Reason and Rationale for the Canonical Scriptures

Published: 2019-05-29 07:13:06
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Canonical scriptures came into being following a gradual as well as independent endorsement of certain books of the bible by various elders of the church CITATION Nob95 \l 1033 (Noble, 1995). In 367, Athanasius began the process by publishing a set of books that he needed to be read in churches that were under his care CITATION Nob95 \l 1033 (Noble, 1995). Even so, other people published their own lists of books they considered to be scripture. There were disagreements regarding the contents of some of the lists, and the need for ratification of which books would belong to canonical scriptures became necessary. Canonical Scriptures arose owing to the need to have agreements on which books to be approved as authoritative works of the apostles and the Word of God CITATION Nob95 \l 1033 (Noble, 1995). People needed guidance on teachings from God; and needed to know which books would be regarded as the true and verified sources of truth on all things spiritual and Christianity.

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Many Protestants reject certain versions of the bible as versions that promote Catholic teachings (Noll, 2011). Many of them do this even before reading those books and evaluating for themselves what those bibles say. This serves as an indication that in the earliest days before the Bible was compiled as one book comprising of the 66 books known today, opinions were divided on which books to treat as sources of knowledge on the word of God CITATION Nob95 \l 1033 (Noble, 1995). Congregations needed guidance and so, their church leaders had to find ways of ratifying the books they would endorse to their congregations for study and reading as the source of truth and knowledge of God. Books were rejected or accepted as they became available CITATION Nob95 \l 1033 (Noble, 1995).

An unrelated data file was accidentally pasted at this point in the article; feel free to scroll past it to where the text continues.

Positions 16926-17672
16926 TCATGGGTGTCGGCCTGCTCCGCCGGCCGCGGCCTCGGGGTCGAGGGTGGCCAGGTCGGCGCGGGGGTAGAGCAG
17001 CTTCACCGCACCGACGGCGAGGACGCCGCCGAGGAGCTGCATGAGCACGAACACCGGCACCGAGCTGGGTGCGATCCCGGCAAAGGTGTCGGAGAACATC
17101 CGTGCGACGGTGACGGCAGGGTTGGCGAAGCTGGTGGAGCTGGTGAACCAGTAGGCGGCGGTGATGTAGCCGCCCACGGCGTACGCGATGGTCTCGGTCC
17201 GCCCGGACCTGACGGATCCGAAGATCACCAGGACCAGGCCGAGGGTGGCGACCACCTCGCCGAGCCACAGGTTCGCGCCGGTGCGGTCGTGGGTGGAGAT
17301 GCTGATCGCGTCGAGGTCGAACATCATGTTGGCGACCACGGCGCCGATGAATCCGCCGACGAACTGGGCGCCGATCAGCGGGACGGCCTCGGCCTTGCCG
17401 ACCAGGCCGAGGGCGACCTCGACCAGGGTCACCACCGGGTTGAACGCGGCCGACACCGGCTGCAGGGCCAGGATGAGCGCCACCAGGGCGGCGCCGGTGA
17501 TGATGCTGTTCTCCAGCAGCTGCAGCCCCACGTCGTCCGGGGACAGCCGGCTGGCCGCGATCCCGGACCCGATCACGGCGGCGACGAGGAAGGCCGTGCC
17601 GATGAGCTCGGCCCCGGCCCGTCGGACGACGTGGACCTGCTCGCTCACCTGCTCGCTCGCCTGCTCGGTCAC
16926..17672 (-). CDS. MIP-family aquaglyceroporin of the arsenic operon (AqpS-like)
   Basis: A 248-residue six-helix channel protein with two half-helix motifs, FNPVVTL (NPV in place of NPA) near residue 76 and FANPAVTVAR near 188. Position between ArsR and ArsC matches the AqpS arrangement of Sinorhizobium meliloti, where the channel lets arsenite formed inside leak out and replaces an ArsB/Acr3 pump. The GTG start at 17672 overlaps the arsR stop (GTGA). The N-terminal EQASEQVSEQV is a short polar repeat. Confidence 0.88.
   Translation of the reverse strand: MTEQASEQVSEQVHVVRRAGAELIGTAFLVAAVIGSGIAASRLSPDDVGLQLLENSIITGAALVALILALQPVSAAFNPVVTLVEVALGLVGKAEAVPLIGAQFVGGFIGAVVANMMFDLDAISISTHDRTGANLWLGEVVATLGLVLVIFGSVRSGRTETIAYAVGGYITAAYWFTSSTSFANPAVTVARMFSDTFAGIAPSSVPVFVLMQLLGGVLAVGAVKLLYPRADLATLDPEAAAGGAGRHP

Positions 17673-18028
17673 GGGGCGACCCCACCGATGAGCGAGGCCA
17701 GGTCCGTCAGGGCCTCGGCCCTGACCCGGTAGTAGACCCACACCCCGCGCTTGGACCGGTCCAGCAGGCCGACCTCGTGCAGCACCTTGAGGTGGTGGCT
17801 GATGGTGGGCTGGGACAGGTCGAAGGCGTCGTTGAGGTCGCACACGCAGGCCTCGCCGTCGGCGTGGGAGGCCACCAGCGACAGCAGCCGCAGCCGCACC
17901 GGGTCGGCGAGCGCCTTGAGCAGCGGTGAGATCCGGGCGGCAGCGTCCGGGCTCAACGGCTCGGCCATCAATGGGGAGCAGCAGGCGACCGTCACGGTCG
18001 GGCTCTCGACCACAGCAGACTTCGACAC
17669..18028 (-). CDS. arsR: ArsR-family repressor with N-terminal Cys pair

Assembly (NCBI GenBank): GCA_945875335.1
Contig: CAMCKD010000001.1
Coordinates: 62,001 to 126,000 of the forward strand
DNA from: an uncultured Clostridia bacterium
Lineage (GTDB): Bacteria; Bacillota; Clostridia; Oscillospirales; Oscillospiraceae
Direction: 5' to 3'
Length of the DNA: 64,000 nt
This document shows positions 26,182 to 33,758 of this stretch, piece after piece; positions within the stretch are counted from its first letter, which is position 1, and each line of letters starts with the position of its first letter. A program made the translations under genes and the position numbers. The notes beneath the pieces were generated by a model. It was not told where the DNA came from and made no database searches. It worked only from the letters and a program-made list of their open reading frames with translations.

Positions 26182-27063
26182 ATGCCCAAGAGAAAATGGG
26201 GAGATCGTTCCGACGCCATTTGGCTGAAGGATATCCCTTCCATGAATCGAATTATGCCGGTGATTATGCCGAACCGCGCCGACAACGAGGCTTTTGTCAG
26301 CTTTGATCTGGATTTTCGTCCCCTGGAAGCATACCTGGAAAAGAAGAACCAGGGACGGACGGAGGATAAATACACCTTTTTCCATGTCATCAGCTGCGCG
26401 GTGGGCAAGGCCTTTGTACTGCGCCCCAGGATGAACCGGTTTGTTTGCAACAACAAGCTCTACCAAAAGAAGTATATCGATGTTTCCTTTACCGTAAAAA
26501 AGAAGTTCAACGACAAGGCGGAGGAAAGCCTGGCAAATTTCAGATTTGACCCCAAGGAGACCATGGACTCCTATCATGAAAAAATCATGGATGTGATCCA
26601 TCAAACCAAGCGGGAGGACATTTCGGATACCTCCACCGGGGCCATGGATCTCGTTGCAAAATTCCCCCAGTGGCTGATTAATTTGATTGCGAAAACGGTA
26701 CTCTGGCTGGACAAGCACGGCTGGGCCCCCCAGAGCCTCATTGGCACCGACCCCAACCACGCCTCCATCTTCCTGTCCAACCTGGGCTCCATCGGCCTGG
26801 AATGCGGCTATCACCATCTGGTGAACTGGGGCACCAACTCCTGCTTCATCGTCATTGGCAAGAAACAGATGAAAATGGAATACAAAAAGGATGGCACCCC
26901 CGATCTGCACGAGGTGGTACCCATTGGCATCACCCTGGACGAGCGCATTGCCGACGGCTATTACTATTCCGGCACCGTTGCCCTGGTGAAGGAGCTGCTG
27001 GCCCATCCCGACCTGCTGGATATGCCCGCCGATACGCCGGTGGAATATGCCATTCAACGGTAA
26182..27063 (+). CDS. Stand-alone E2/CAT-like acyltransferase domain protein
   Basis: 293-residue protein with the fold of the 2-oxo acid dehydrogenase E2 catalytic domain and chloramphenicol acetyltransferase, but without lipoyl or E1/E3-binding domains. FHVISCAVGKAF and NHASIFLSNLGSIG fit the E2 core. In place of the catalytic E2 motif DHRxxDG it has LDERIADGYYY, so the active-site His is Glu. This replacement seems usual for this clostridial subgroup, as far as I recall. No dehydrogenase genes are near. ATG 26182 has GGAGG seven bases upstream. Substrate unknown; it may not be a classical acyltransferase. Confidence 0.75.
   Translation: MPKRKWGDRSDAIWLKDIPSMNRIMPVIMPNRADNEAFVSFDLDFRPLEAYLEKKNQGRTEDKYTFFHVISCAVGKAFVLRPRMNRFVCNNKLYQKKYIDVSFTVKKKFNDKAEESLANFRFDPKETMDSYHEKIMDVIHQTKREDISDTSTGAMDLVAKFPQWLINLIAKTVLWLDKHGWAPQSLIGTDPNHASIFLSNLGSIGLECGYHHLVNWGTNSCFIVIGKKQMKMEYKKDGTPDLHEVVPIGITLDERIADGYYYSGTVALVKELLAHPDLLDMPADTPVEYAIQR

Around the time of the ratification of books into the Bible as Canonical Scriptures, Bishops had started to prevail as church governors; leaders of groups of churches CITATION Nob95 \l 1033 (Noble, 1995). The bishops approved the lists of common books that has been published by various groups of churches and they were dubbed canon of scripture. The word canon is originally Greek for ruler or rod CITATION Nob95 \l 1033 (Noble, 1995). These books became the Christian standard rule of belief and faith in the early churches. The canon was not as a result of any imposition by clerical authorities. As a matter of fact, the canon developed as a result of several independent decisions by elders who had felt responsible for the needs of their congregations as far as sources of biblical knowledge was concerned.